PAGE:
Every time a new feature was planned and the response was negative, Rare immediately changed or dropped it. Micro-transactions were planned three months after launch and immediately were scrapped after the players voiced their concerns. When the players were faced with the prospect of being charged by the Ferry of the Damned when they died, they let Rare know and the plan was scrapped. They have even delayed added content to fix issues with both the game and the possible bugs the expansions could introduce. Players’ suggestions are given serious consideration and added to the game based on demand for said feature.
When the players wanted more to do in the world, Rare gave more quest types and ways to play. A new emerging threat came in the form of the Megalodon and in a later update, volcanoes. Players wanted more ship custom options, and they were given. When three-man crews wanted a ship to play to their size, the developers gave them one. Every need that the community had was fulfilled. See a need, fill a need indeed!
Each new feature given was a new opportunity for the players to think of new ways to mess around. When the Speaking Trumpet was added in The Hungering Deep expansion, a player took it upon themselves to use this tool to Rick Roll the seas. What one sees as a mere communication device, another sees a practical joke waiting to happen. When the ability to trap snakes came, players used them to deter enemies from dropping/raising their anchors when the crew was busy elsewhere. Giant powder-kegs were combined with pistols and crows nests to sink ships with one shot. The tools that were given, had no rules attached. If you could imagine it, you could figure out a way to make it happen.
What has been viewed as an empty, repetitive experience before has become something more rich. While the game itself is not perfect by any means, the way the game has naturally evolved is due to the community and developer working in harmony. There is not just a Twitter or blog post telling you about what is happening—a person is looking at you telling you everything this is happening; no enigmatic presence is needed. Even more wonderful, the developer streams the game on a weekly basis to hang out and play the game with the community.
Developers are always doing their best to find a way to keep players interested in playing their games. Tom Clancy’s Rainbow Six Siege is on its fourth year of updates. You can pay to unlock the new operators or grind out the unlocks. Destiny 2 has an Annual Pass to keep players invested with both paid and free content. But at the end of the day, it is rare to see a developer have so much public love and passion for their own game and have fun with their community. You can have a great presence on Twitter and Reddit, but it cannot beat having a smiling face greet you every week telling you about the fun you will have in the coming update.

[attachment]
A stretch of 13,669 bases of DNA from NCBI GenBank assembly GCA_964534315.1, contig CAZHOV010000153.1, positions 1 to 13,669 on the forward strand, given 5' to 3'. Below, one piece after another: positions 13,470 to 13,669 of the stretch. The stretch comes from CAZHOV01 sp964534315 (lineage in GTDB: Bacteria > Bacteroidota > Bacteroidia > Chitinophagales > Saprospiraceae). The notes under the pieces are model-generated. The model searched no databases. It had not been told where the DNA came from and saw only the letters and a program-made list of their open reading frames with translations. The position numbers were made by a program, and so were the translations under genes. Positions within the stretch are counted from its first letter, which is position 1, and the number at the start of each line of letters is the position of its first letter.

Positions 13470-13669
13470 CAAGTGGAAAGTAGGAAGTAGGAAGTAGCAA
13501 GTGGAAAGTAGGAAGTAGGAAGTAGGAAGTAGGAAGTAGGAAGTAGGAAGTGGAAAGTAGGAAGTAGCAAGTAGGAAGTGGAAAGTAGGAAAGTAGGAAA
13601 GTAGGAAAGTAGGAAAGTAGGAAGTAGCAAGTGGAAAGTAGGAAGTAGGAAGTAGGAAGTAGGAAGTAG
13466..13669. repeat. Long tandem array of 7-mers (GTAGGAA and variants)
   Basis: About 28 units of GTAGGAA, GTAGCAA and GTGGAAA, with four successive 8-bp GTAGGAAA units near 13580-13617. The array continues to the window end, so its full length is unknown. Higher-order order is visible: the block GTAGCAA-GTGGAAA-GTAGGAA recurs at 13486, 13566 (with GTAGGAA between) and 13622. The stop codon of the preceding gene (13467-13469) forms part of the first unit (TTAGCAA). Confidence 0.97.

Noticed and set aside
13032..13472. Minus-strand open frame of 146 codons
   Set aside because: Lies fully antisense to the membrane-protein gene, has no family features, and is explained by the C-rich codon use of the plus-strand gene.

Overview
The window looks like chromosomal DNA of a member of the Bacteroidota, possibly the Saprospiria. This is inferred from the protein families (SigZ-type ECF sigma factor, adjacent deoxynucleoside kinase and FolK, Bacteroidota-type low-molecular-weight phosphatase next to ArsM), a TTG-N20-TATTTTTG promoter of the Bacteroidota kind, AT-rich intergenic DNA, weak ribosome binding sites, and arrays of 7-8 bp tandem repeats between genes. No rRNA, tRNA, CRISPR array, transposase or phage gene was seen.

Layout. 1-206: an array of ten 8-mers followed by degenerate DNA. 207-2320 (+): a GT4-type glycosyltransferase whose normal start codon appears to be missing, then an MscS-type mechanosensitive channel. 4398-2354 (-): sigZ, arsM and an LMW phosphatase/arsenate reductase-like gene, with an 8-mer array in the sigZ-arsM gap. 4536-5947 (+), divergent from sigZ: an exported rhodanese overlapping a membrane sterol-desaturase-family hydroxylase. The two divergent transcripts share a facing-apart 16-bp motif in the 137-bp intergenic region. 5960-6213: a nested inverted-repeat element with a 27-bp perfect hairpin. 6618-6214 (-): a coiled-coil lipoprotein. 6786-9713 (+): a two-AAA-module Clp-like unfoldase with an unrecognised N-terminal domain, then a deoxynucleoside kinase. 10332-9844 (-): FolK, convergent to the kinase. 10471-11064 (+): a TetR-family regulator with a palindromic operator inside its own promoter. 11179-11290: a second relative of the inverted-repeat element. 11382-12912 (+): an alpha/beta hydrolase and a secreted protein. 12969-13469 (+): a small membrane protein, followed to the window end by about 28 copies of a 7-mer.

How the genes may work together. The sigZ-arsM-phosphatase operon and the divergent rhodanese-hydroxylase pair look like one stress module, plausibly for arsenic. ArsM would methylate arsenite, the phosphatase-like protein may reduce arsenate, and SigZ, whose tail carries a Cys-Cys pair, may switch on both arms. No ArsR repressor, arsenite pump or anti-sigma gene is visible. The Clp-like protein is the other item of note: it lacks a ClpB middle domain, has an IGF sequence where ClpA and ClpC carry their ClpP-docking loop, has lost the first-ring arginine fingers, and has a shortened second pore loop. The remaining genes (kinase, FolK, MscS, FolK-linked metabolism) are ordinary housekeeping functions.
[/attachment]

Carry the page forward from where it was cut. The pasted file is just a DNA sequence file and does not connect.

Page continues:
If you want players to stick with you, do the Rare Thing. Be personal with your community, and show them how much you love them.
Fortnite: Battle RoyaleSeason 8saw the meme-ification of the island with pirates, ninjas, and dancing bananas joining the fray. It also saw the arrival of a volcano, among a few other changes, and new Points of Interest (POI). We also got to enjoy a few new Limited Time Modes (LTMs) such as The Floor is Lava, Planes only, and Avengers Vs. Thanos. At the end of the season, they held another one-time in-game event, where the volcano blew it’s top, leading to the destruction of Tilted Towers (something they’ve been teasing/threatening to do since it was built), Retail Row, and the volcano itself. The event happened the weekend before the new season started.
Season 9: The Future is Yours
It was all a troll by Epic. On day one of the new season, Tilted has been rebuilt as Neo Tilted, and Retail is now Mega Mall. I have many questions revolving around the passage of time and poor Jonesy and Peely in the bunker, but I know it’s a fool’s errand to try and parse the lore at this point. I’ll just reiterate my point from the last Fortnite article that it used to feel like the seasons were linked in lore and causality back in seasons 4, 5 and 6, but when we hit the wintry Christmas season (7) everything went off the rails. Now, it’s definitely a continuation of the last couple seasons where anything goes and it’s all about goofy mashups and the rule of cool over making sense.